Does it Pay to Invest in Art? A Selection-Corrected Returns Perspective (pdf)
This paper shows the importance of correcting for sample selection when investing in illiquid assets with endogenous trading. Using a large sample of 20,538 paintings that were sold repeatedly at auction between 1972 and 2010, we find that paintings with higher price appreciation are more likely to trade. This strongly biases estimates of returns. The selection-corrected average annual index return is 7 percent, down from 11 percent for traditional uncorrected repeat-sales regressions, and Sharpe Ratios drop from 0.4 to 0.1. From a pure financial perspective, passive index investing in paintings is not a viable investment strategy, once selection bias is accounted for. Our results have important implications for other illiquid asset classes that trade endogenously.

Is there a Bubble in the Art Market? (pdf)
The record-breaking prices observed in the art market for the last three years have rais the question of whether we are experiencing a speculative bubble. Given the difficulty to determine the fundamental value of artworks, we apply a right-tailed unit root test with forward recursive regressions (SADF test) to detect explosive behaviors directly in the time series of four different art market segments (“Impressionist and Modern”, “Post-war and Contemporary”, “American”, and “Latin American”) for the period from 1970 to 2013. We identify two historical speculative bubbles and find an explosive movement in today’s “Post-war and Contemporary” and “American” fine art market segments.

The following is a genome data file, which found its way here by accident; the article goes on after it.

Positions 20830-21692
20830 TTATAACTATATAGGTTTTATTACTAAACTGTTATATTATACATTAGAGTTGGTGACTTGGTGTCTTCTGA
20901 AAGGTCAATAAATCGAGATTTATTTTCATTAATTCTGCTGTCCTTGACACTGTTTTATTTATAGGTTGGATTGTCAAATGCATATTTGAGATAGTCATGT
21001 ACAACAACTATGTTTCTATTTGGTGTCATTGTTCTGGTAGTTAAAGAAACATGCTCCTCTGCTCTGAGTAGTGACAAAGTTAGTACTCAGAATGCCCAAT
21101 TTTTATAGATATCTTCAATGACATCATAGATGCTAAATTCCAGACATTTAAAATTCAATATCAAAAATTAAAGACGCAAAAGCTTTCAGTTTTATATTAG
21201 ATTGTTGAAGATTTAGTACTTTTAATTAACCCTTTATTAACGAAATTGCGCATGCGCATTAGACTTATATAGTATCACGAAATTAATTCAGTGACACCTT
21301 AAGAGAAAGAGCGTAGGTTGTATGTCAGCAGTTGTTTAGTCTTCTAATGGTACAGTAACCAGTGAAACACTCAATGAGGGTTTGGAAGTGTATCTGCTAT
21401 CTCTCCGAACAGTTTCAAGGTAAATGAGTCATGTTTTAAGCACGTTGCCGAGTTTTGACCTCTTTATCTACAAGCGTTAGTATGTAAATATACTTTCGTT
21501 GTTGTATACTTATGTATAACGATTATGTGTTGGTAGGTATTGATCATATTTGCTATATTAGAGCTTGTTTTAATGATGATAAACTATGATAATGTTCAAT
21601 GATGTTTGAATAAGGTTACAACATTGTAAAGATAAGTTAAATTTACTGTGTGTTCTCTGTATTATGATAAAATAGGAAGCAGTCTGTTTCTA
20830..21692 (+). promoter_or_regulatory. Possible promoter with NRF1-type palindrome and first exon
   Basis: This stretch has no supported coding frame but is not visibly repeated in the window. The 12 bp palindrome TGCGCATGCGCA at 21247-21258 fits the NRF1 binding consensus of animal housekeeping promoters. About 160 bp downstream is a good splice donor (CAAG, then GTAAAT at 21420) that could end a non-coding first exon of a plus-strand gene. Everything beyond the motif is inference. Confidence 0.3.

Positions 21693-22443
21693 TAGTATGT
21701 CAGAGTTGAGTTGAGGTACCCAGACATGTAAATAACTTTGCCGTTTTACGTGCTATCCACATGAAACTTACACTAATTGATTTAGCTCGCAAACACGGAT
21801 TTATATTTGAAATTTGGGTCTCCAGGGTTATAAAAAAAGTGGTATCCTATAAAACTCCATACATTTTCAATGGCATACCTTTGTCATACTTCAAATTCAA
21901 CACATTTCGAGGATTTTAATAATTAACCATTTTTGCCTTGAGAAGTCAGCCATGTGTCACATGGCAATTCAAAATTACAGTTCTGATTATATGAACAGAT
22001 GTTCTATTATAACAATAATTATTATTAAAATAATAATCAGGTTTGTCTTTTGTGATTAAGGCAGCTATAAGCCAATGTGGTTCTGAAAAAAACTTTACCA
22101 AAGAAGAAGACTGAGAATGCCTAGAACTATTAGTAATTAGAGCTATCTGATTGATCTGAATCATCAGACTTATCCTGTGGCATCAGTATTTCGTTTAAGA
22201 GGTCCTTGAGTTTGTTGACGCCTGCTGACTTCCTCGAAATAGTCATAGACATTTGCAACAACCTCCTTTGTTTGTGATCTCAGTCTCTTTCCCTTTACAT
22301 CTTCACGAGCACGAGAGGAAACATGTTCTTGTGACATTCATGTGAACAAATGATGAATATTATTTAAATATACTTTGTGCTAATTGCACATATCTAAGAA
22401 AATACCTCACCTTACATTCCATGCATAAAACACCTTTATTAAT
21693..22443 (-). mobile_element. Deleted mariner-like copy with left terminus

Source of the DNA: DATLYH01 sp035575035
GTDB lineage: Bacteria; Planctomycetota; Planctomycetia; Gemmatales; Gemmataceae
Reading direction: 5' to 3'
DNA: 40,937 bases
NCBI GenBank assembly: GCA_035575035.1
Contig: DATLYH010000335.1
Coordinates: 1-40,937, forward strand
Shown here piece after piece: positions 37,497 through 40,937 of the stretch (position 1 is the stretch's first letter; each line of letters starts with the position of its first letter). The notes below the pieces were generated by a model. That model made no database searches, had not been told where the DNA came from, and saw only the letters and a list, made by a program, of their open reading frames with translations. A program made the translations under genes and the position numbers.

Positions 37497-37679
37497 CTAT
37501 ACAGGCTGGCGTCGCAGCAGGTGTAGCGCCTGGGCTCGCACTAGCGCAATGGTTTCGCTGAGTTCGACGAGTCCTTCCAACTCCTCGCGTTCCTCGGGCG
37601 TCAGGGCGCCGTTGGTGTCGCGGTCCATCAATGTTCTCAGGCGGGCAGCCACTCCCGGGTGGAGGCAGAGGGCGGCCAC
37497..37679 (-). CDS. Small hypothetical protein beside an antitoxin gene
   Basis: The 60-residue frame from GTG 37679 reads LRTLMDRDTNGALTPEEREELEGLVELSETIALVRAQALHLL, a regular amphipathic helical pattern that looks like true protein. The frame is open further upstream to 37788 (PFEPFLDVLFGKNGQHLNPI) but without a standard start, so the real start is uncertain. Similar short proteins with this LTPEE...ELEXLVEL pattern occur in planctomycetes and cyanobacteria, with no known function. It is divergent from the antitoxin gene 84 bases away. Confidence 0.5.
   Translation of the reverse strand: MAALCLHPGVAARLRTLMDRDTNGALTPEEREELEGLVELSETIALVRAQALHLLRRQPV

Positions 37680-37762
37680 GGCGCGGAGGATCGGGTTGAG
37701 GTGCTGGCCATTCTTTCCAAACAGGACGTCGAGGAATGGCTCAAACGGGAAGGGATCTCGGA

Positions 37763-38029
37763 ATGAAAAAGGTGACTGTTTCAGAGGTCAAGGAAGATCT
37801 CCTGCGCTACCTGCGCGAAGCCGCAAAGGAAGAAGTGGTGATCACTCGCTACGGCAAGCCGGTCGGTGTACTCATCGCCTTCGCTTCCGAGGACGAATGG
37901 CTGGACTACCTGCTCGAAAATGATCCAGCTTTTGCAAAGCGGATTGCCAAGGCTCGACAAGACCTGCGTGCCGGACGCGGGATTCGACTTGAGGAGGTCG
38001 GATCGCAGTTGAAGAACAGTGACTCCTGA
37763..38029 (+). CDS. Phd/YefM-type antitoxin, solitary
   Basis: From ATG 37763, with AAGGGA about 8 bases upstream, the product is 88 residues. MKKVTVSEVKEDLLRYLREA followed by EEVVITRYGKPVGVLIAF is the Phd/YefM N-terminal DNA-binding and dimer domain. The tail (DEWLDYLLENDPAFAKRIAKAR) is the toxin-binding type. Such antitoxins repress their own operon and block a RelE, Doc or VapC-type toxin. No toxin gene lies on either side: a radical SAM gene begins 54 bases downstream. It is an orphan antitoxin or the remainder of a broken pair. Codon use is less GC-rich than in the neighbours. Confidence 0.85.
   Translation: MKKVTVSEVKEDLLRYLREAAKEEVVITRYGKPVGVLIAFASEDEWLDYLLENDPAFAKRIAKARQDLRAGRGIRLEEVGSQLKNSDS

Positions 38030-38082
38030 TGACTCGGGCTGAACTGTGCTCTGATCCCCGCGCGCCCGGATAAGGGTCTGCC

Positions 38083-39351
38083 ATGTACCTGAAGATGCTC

Art as an Aternative Asset Class: Risk and Return Characteristics of the Middle Eastern & Northern African Art Markets (pdf)
This chapter analyzes the risk and return characteristics of investments in artists from the Middle East and Northern Africa (MENA) region over the sample period 2000 to 2012. With hedonic regression modeling we create an annual index that is based on 3,544 paintings created by 663 MENA artists. Our empirical results prove that investing in such a hypothetical index provides strong financial returns. While the results show an exponential growth in sales since 2006, the geometric annual return of the MENA art index is a stable13.9 percent over the whole period. We conclude that investing in MENA paintings would have been profitable but also note that we examined the performance of an emerging art market that has only seen an upward trend without any correction, yet.

A Call on Art Investments (pdf)
The art market has seen a sustained growth over the last years, but participation has been reserved for just a few investors. The paper proposes to overcome this problem by introducing a call option on an art index which is derived from one of the most comprehensive data sets of art market transactions. The option allows investors to optimize their exposure to art. For pricing purposes, nontradability of the art index is acknowledged, and a fundamental PDE for the option value and its closed form solution are derived, if one assumes the underlying to be correlated with an existing asset. A lower bound for the option value is also given when no such correlated asset exists.

Emerging Art Markets (pdf)